What can’t global warming do?
Via Daily Mail:
Global warming is causing more snow to fall over Antarctica and it is stunting the surge of rising sea levels.
Scientists have discovered that the increased amount of snow on Antarctica has helped offset rates of twentieth-century global sea-level rise by up to a third.
Since the start of the 20th century the snow on the frozen continent and the Antarctic ice Sheet have played a pivotal role in governing sea level change.
The delicate balance between ice sheets melting and increased snowfall has a major part to play on sea levels around the world.
The authors of the research caution that this phenomenon is merely slowing sea level rise – not negating it completely.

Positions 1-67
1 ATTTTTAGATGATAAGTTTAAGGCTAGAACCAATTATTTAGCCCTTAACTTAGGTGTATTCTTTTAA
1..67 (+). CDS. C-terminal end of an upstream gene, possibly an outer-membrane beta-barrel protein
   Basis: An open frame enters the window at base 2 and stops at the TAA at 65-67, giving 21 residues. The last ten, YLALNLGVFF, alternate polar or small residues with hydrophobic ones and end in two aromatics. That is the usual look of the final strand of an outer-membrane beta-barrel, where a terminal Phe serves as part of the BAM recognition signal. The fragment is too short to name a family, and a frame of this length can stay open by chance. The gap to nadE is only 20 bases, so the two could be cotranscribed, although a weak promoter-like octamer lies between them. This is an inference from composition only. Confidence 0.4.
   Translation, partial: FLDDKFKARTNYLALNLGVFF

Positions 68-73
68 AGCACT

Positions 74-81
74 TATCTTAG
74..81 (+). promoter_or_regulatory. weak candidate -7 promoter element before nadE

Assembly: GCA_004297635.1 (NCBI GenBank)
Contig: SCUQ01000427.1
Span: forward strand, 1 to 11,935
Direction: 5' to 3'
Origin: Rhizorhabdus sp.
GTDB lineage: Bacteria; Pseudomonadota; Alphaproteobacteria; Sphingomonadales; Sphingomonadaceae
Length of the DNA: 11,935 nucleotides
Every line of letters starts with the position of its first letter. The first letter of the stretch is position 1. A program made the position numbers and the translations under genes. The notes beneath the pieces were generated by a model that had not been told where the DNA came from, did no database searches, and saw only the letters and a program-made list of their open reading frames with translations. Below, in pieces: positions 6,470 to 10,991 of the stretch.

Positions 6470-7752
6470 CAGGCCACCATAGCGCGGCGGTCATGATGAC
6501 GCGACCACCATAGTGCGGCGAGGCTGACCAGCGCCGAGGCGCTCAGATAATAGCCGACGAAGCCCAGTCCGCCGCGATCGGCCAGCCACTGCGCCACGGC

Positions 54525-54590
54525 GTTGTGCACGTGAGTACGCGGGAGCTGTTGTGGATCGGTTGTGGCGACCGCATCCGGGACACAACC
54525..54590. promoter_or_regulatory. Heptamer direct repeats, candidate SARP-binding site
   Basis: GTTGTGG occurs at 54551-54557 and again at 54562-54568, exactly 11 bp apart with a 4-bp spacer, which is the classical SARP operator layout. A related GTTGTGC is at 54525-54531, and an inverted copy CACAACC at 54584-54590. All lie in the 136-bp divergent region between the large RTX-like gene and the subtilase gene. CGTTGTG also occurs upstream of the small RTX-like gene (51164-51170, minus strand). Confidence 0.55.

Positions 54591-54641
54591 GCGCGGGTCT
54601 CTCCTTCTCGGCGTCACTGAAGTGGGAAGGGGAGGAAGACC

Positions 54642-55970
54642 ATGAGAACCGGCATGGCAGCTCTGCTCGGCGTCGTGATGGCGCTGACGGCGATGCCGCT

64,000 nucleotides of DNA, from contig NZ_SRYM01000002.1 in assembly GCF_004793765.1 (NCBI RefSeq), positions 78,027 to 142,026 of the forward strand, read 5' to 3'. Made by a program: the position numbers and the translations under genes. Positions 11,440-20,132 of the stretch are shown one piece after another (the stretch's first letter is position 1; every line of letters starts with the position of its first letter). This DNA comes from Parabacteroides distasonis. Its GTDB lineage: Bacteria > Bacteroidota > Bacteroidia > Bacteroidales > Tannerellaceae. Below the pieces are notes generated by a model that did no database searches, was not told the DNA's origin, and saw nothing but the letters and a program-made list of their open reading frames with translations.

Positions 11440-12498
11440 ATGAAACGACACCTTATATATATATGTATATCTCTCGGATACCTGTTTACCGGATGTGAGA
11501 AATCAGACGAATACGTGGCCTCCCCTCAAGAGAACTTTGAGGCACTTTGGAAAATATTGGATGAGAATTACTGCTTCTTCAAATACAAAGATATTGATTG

The findings have been published in the journal Nature Climate Change and emphasise the role of the ice sheet on global sea levels, the researchers claim.
Global sea levels are rising as a result of warmer sea waters.
Sea levels vary dramatically around the world due to the distribution of warm water around the world.
As warm water expands to fill more space than cold water it has a dramatic effect on sea level rise in some areas based on currents and wind.
Uneven sea level rise is also influenced by ice sheets, which lose mass as they melt.
However, sea level is also affected by changes in snowfall, which impacts the volume of frozen water that is ‘stored’ in glaciated regions such as Antarctica.